On the outskirts of my hometown, Rochester, New York, there’s an old depot that belongs to a paving company; if it’s still in business, it must keep weird hours because I haven’t seen the lights on in years. But on its lot, nestled between the remains of old Kodak factories and the highway lies a 1986 Mercedes 560 SEC AMG, white over deep red, sitting in some very tall grass. When I still lived up there, I fantasized about going down to the county office, finding out who owns the property, and calling them with an offer of a few hundred dollars to haul it off their property. After all, it did have a sun-faded “For Sale” sign in the window, and it looked to be surprisingly intact, but the number written was from before they changed over the area code, and that was back in 2001. Besides, I was moving to New York, and I don’t think my parents would’ve wanted a German lawn ornament, even if it did cost more than their first house when it was new.
I moved away, but still thought about the AMG. It’s not far from my girlfriend’s childhood home, and whenever we visited, I’d slow down and crane my neck to try and spot its peeling roof over the growing thicket. Then over Thanksgiving weekend last year, I pulled in to check on my derelict dream car. In the three years since my last visit, someone had scavenged the car for all its valuable bits. The bodykit, grille, and five-spoke alloys were all gone. The driver’s window had been smashed, and inside the AMG-exclusive shift knob, steering wheel, instrument cluster, and floor mats were gone too, leaving the car flat on the ground, exposed to the elements and left to rot, likely for good.
I cursed my bad timing and inability to save the big Merc when I had the chance. And now the days of picking up one for cheap may be coming to an end too, because RM Sotheby’s served up a pristine 1989 “Wide Body” model without reserve at its Phoenix, Arizona auction, and a strong showing for the AMG could mean that these cars could become the next big thing in collector circles. It sold for over $150,000.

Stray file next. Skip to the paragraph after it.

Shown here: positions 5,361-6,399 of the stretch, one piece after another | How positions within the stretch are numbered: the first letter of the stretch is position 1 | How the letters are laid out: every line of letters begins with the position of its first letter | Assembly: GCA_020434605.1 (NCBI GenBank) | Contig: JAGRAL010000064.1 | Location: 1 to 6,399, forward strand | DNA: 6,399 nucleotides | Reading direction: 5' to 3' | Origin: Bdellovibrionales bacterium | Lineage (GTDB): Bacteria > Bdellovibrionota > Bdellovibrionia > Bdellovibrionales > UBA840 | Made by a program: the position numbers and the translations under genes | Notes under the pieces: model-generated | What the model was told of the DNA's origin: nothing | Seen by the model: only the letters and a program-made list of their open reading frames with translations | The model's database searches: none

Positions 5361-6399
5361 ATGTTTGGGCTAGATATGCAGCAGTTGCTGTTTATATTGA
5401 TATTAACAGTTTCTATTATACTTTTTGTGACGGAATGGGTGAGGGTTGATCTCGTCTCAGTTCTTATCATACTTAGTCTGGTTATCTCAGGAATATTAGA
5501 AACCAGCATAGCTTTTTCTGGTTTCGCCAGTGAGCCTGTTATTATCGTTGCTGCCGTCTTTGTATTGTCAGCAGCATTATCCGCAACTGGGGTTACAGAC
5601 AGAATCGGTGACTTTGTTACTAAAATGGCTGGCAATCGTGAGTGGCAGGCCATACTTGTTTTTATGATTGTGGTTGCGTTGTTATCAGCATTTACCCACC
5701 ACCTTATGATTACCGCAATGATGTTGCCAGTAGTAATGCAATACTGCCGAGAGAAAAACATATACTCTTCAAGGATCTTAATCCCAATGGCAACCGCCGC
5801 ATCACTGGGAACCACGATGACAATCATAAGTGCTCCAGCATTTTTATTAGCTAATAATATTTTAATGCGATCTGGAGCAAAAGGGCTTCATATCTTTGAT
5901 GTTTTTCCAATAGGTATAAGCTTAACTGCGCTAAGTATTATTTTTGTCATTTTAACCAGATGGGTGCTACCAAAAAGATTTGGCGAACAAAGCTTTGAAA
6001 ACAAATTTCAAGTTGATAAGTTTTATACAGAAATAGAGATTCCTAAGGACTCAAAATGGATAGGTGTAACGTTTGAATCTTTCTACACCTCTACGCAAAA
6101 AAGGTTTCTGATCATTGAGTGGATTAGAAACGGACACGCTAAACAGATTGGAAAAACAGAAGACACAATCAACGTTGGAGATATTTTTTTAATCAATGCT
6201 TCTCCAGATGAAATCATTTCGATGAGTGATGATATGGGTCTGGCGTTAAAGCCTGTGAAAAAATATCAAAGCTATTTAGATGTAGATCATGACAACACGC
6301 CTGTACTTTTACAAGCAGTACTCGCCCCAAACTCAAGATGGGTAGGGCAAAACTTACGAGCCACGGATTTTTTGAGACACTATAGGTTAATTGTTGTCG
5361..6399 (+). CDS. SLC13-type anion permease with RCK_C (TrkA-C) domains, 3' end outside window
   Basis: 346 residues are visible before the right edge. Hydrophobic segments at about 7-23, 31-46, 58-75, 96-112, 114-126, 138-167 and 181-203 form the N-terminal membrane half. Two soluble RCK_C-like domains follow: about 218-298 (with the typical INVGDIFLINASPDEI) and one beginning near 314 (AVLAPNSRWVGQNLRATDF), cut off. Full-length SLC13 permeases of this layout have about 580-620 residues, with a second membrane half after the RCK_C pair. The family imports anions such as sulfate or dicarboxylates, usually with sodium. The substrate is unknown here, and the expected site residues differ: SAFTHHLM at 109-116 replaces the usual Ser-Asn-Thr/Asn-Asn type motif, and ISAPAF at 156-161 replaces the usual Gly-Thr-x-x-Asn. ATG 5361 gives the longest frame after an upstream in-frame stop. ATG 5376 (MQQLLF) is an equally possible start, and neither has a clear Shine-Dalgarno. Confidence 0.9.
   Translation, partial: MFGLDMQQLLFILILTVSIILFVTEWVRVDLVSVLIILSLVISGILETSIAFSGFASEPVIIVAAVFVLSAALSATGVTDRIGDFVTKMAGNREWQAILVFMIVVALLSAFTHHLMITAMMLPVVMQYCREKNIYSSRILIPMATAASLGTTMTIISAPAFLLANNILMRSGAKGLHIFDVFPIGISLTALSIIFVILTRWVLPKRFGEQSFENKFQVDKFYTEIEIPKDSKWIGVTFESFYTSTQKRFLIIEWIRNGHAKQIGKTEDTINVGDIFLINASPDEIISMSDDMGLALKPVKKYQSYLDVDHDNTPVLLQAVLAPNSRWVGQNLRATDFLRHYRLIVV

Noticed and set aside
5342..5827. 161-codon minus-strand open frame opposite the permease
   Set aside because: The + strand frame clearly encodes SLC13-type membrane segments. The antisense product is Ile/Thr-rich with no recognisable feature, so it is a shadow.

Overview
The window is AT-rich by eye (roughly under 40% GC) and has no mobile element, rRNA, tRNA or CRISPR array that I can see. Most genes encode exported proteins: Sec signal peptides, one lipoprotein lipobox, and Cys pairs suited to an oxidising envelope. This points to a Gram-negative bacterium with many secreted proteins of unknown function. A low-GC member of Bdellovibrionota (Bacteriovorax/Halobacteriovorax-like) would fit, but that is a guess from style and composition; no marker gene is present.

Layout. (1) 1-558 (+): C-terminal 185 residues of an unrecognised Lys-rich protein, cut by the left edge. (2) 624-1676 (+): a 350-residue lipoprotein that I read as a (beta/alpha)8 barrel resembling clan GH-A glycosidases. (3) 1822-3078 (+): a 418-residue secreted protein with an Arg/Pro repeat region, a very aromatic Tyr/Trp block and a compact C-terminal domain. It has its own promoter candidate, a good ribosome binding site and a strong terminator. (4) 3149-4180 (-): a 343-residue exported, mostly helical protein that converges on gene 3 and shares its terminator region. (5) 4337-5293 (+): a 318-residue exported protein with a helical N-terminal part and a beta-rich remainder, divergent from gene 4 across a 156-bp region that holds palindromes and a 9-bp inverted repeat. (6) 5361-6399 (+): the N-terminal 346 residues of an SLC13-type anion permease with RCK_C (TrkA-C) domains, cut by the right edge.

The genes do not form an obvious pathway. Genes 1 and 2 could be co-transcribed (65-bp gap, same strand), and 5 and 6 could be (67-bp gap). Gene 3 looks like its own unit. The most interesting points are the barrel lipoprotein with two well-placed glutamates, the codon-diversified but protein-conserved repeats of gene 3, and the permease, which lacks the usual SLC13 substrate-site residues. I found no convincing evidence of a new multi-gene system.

Frankly, it’s surprising that the W126 S-Class coupe hasn’t had its moment yet. Its clean Bruno Sacco-penned lines and stark, luxurious cabin look as good now as they did 35 years ago. And while mid-’80s Porsche 911 and BMW E30 M3 prices are beginning to creep into the stratosphere, the 560 SEC has remained largely ignored — even though Ayerton Senna, Martin Brundle, Keke Rosberg, Alain Prost, and Nigel Mansell all drove them, giving it a reputation as the off-duty driver’s ride of choice during a golden era of Formula 1.
When it left the Mercedes factory, the SEC’s 5.6-liter V8 put out an impressive 300 horsepower, took the car from zero to 60 in around seven seconds, and had a top speed of 155 miles per hour. But if that wasn’t enough, owners could always take their cars to AMG for more power. While AMG is now comfortably the in-house tuning arm of Mercedes, making a go-fast version of virtually every model in its lineup, back in the ’80s, it was still an independent tuning company largely unknown outside of Europe and the Middle East.
It burst onto the international scene in 1986 by coaxing 355 horsepower out of the Mercedes 5.6 and cramming it into the staid E-Class sedan. The resulting car, known as The Hammer, could roast a Porsche 911 Turbo, Ferrari Testarossa, and Lamborghini Countach in virtually every measurable way. It’s gone down as one of the wildest performance cars of the decade.
And Sotheby’s 560 SEC AMG has the same V8 as The Hammer — albeit enlarged to 6.0 liters, and with 385 horsepower. Torque is doubled over a stock 560 too. Its “arrest-me” box flare fenders scream ’80s cool, and inside, its executive-style black leather and walnut-accented interior almost cast doubt on the notion that a car like this could really be so fast. Any way you look at it, it seems to justify its original $200,000 asking price.
The bidding on this W126 wasn’t able to match its window sticker nearly 27 years later. In the years before its merger with Mercedes in 1990, AMG had always built its cars in very limited numbers. But the Sotheby’s car is the 28th of fewer than 50 top-dog SECs it built. It was sold new to a Japanese collector, and has covered just over 56,000 miles over its 26-year life. My neglected dream car was nowhere near as rare as this one, but if it had moved for a hefty sum, I couldn’t help but think that it could trigger the rise of pre-merger AMGs becoming the next hot new-timer collectible — and that means the days of stumbling across basket case go-fast Mercs in fields or on Craigslist for cheap would soon be over. If you want a spectacularly built ’80s-era German coupe, grab a 560 SEC while you still can for a sensible sum of money.
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